3. Gene function
In genetic engineering, the development of knockout techniques proved useful in studying the role of particular genes. Scientists did this by employing two primary approaches: forward and reverse genetics. For the forward approach, their goal was to identify the genetic etiology of a disease. For this reason, they would select a group of patients diagnosed with the same illness and sequence their DNA. If there were any alterations from regular gene expression, that specific gene would then get linked to the disease.
In contrast, the reverse genetics approach first manipulates the gene expression in a living cell and then studies its consequent effect. For example, a researcher may completely “silence” or block a gene’s expression, thereby inhibiting its protein synthesis. If this gene were responsible for producing a growth hormone, then it would impede the growth of that individual. And thus, scientists will be able to identify the function of this gene.
Besides genetic manipulation, the cell’s external cues can alter its gene expression. For instance, if a cell is present in an energy-rich environment, it will inhibit the expression of the gene responsible for metabolizing food.
4. Commercial production of insulin
According to a recent study, the global burden of type 1 diabetes (T1D) in 2021 was around 8.4 million. Since T1D is insulin-dependent, patients with this disease need at least two or three insulin shots per day. And since it’s a chronic illness with no known cure, this dependency lasts for a lifetime. Therefore, the demand for therapeutic insulin is exceptionally high. To meet this demand and ensure a broader demographic of patients can afford insulin shots, genetic engineers began the synthesis of insulin by modifying bacterial cells. After cloning the human insulin gene and enhancing its expression, it gets infected into a bacteria. When this bacteria replicates, it produces insulin and other genes in its genome. Pharmaceutical companies then isolate and purify this insulin to make it broadly available for diabetic patients worldwide.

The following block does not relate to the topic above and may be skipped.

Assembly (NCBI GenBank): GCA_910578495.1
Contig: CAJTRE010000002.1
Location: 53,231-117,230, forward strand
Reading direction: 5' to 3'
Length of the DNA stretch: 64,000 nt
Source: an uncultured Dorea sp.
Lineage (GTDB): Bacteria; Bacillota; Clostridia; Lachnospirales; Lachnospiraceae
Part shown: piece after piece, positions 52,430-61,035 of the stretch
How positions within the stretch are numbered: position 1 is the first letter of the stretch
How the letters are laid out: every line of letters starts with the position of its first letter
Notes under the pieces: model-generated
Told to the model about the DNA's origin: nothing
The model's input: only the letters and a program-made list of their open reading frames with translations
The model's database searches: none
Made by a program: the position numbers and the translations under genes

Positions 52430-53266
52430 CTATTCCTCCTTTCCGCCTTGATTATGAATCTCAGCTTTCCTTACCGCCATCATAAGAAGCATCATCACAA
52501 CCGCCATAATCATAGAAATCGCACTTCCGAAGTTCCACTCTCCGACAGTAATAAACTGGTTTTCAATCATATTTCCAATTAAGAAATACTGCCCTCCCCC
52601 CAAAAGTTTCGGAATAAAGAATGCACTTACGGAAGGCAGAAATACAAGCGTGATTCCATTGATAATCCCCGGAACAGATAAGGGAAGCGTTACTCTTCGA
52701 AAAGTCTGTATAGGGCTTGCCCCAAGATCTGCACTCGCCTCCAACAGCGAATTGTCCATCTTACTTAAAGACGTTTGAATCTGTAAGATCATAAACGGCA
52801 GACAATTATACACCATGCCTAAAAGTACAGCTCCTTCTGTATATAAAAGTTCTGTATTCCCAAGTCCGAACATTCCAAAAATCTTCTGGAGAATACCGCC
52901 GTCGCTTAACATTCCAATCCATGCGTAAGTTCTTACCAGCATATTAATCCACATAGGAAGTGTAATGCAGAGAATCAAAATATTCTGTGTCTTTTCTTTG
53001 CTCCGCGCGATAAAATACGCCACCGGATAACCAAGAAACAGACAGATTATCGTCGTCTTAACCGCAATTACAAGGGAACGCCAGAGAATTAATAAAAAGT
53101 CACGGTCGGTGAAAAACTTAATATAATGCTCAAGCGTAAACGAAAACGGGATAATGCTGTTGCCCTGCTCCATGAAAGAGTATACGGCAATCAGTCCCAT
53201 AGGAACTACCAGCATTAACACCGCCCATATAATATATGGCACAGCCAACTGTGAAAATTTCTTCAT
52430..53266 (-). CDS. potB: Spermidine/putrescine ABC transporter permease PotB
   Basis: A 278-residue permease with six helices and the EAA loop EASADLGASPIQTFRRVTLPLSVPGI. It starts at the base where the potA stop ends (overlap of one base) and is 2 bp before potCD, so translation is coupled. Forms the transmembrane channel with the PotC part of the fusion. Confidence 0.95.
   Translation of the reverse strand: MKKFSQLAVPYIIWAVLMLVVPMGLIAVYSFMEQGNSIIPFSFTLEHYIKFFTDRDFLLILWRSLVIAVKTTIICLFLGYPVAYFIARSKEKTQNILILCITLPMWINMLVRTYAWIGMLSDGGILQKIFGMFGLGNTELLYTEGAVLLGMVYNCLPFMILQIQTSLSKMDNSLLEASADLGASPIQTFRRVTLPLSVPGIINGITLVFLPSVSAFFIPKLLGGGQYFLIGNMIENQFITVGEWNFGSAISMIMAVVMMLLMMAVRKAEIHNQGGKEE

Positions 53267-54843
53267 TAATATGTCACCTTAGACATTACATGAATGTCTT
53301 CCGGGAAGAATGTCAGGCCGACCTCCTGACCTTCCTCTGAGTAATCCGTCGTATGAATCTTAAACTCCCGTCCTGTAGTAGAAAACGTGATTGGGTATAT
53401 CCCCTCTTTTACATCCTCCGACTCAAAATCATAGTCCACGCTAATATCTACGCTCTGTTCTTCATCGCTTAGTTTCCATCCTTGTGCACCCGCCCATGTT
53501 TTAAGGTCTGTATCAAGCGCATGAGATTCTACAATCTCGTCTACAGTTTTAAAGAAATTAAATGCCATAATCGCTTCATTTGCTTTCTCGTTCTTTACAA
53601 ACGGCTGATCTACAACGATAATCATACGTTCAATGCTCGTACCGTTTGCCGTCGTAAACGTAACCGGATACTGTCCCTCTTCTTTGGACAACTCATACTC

5. Drug discovery
Most medications and drug therapies used to treat cancer patients are nonspecific and cytotoxic. These drugs also kill normal body cells besides cancer cells, resulting in the patient’s hair and weight loss. But thanks to new research and genomic technology, pharmaceutical companies are now targeting specific molecular pathways where a drug can be most effective. By measuring a cell’s gene expression in a clinical trial, they compare it with a placebo group to identify any adverse reactions beforehand. Since this approach only allows the drug to act on a particular region, as opposed to the entire cell, it lowers the side effects of chemotherapy.
Besides being more effective, studying gene expression for drug discovery is more cost-effective and has fewer ethical concerns. Instead of recruiting subjects in clinical trials and putting them at risk of potential harm, researchers can use mammalian cell lines to identify preliminary results.
Using gene expression applications in medicine has facilitated several downstream processes in the healthcare industry. Therapeutic production of antibodies and other biomolecules is now much more accessible, quicker, efficient, and cost-effective. And this is only the beginning, with scientists having only scratched the surface. As more discoveries and knowledge come to light, the healthcare field can open doors to many avenues that were once unapproachable.